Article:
If there is one thing the Ryan Moats incident reminded us of, it is that meetings between men of color and men of the law are generally of dramatically different tenors. Dismiss that if you want. Charge that those of us of color are just paranoid. But you'd be hard-pressed to find a black man in this country who hasn't been treated -- and I use the word loosely -- by the law as Moats was despite his quite honest and understandable protest.
A recent series on race in America by The Chicago Tribune quoted Reggie Shuford, a senior attorney with the racial justice program at the American Civil Liberties Union: "All the anecdotal information demonstrates that African Americans are the most frequent victims of zealous, inappropriate police activity that often winds up in a shooting. It's a shoot first, ask questions later approach to policing."
The story went on to say: The evidence is not merely anecdotal. The most recent national analysis from the Justice Department's Bureau of Justice Statistics shows that blacks and Hispanics were nearly three times as likely as whites to be searched by police -- and blacks were almost four times as likely as whites to be subjected to the use of force.
More than once I've felt the fear of cold steel pointed at the back of my head by police, most infamously in the wedding party of one of my best friends in New Jersey. The Moats' affair is common, though the tragic reason for his being pulled over is not.
It was good to hear Thursday that the Dallas officer, Robert Powell, who detained Moats was put on administrative leave and Dallas Police Chief David Kunkle (pictured above) apologized to Moats and his family.
"His behavior, in my opinion, did not exhibit the common sense, the discretion, the compassion that we expect our officers to exhibit," Kunkle told The Associated Press.
Moats wasn't the first football personality in Dallas to be detained on the street by some of the Dallas area's finest. But one of the others didn't have a gun pulled on him.
Kevin B. Blackistone is a panelist on ESPN's Around the Horn, the Shirley Povich Chair in Sports Journalism at the Philip Merrill College of Journalism at the University of Maryland, and a frequent sports opinionist on other outlets. A former award-winning sports columnist for The Dallas Morning News, he currently lives in Silver Spring, Md.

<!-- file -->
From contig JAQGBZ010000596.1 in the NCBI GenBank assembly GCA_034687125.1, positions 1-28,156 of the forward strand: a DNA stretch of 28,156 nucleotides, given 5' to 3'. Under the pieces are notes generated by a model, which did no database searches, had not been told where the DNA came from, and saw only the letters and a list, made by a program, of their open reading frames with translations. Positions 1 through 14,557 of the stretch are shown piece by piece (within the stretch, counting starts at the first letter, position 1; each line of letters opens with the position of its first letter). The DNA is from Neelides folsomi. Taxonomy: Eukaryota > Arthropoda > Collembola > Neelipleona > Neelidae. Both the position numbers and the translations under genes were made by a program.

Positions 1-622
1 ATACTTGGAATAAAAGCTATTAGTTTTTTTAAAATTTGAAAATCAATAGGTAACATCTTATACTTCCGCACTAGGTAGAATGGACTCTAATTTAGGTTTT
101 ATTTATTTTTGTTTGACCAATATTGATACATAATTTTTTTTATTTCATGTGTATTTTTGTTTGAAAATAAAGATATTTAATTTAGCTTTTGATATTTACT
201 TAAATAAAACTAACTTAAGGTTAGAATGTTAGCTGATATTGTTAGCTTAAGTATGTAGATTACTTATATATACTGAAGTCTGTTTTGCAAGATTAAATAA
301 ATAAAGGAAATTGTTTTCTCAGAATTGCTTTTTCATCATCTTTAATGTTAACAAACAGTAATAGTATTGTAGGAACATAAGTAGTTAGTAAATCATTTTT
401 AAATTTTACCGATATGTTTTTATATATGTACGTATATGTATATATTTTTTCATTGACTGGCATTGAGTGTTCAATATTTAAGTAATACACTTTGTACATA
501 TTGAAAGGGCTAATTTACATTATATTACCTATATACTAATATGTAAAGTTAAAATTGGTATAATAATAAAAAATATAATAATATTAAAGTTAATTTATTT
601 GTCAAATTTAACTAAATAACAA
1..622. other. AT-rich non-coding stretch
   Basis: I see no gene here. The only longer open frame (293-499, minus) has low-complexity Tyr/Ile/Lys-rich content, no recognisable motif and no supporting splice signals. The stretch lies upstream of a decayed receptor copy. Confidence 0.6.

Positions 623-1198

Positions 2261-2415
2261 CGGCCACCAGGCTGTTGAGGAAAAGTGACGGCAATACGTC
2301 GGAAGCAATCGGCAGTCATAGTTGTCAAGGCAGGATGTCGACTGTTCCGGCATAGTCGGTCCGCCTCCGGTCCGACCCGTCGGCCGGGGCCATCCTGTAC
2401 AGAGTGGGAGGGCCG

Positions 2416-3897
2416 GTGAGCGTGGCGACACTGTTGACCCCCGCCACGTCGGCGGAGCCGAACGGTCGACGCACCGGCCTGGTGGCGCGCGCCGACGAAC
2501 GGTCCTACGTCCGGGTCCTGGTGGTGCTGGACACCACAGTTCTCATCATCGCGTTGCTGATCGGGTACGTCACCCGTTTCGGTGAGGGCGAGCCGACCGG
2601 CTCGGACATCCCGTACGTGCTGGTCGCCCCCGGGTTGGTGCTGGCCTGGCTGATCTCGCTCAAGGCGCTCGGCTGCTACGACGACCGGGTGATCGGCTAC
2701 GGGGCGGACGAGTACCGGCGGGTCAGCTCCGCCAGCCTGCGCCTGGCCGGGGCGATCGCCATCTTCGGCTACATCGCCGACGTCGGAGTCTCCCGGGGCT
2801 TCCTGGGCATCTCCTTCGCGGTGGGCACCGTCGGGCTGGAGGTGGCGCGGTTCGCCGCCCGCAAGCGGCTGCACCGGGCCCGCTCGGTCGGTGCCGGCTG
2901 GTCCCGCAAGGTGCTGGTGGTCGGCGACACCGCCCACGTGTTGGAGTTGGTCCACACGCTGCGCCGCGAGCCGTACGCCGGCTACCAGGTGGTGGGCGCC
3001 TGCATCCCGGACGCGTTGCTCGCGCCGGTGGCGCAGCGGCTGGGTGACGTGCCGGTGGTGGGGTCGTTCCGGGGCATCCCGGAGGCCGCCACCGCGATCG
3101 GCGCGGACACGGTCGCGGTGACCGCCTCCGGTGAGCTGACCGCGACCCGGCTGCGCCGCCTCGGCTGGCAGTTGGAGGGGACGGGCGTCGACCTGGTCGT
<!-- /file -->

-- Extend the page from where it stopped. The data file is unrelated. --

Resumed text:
While rushing to see his ailing mother-in-law before she passed away, NFL running back Ryan Moats was detained in a Dallas hospital parking lot. The officer, who has been placed on administrative leave, threatened to arrest Moats while his mother-in-law died inside the building. Click through to see other athletes who have faced tragedy in their careers.
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Just six days after the unexpected death of his father, Matt Cassel turned in arguably his best game as a pro. The Patriots quarterback threw for a career-high four touchdowns as New England beat Oakland 49-26 in Week 15.
Former U.S. men's volleyball coach Hugh McCutcheon ran the emotional gamut during the 2008 Beijing Games. During the Games, McCutcheon's father-in-law was murdered and his mother-in-law seriously wounded by a knife-wielding attacker. McCutcheon briefly left the team, then returned to lead the U.S. to a gold medal.
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Matt Bryant played the hero for Tampa Bay on Sept. 28, 2008, but did so with a heavy heart. Four days after Bryant's 3-year-old son Tryson died in his sleep, Bryant kicked a trio of field goals -- including a go-ahead boot late -- to help the Bucs beat Green Bay.
Reinhold Matay, AP
Two months after his beloved father Earl died, an emotional Tiger Woods won the 2006 British Open with a score of 18-under. After tapping in for par on the final hole, Woods broke down and was consoled by caddie Steve Williams (left).
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Tony Dungy won the Super Bowl with the Indianapolis Colts in 2007, but only after enduring a painful and trying 14 months. Three days before Christmas in 2005, Dungy's son James committed suicide -- a moment that nearly led Dungy to retire after the 2006 season ended. On January 12, Dungy announced his retirement from the NFL.
Chris O'Meara, AP
On Dec. 22, 2003, one day after the death of his father, then-Packers quarterback Brett Favre wowed a Monday Night Football audience. Favre threw for 399 yards and four touchdowns in a 41-7 rout of Oakland.
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Before his 1995 Australian Open quarterfinal, Pete Sampras learned that his coach and friend Tim Gullikson had terminal brain cancer. During the match, a fan reportedly yelled out "Pete, do it for your coach!" -- a cheer that left Sampras weeping during a change-over, and again after his come-from-behind win over Jim Courier.
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Five days prior to Tampa Bay's appearance in the 2003 NFC title game, the wife of receiver Joe Jurevicius gave birth prematurely to son Michael. While Michael fought for survival, Jurevicius led the Buccaneers with 78 receiving yards in a Super Bowl victory over Oakland. Michael eventually passed away in March that year.
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Mike Piazza hit maybe the most emotional home run in baseball history on Sept. 21, 2001. In the first sporting event held in New York after 9/11, Piazza blasted a game-winning two-run homer in the eighth inning against Atlanta. The blast sent Shea Stadium into a frenzy and provided a welcome moment of excitement for a devastated city.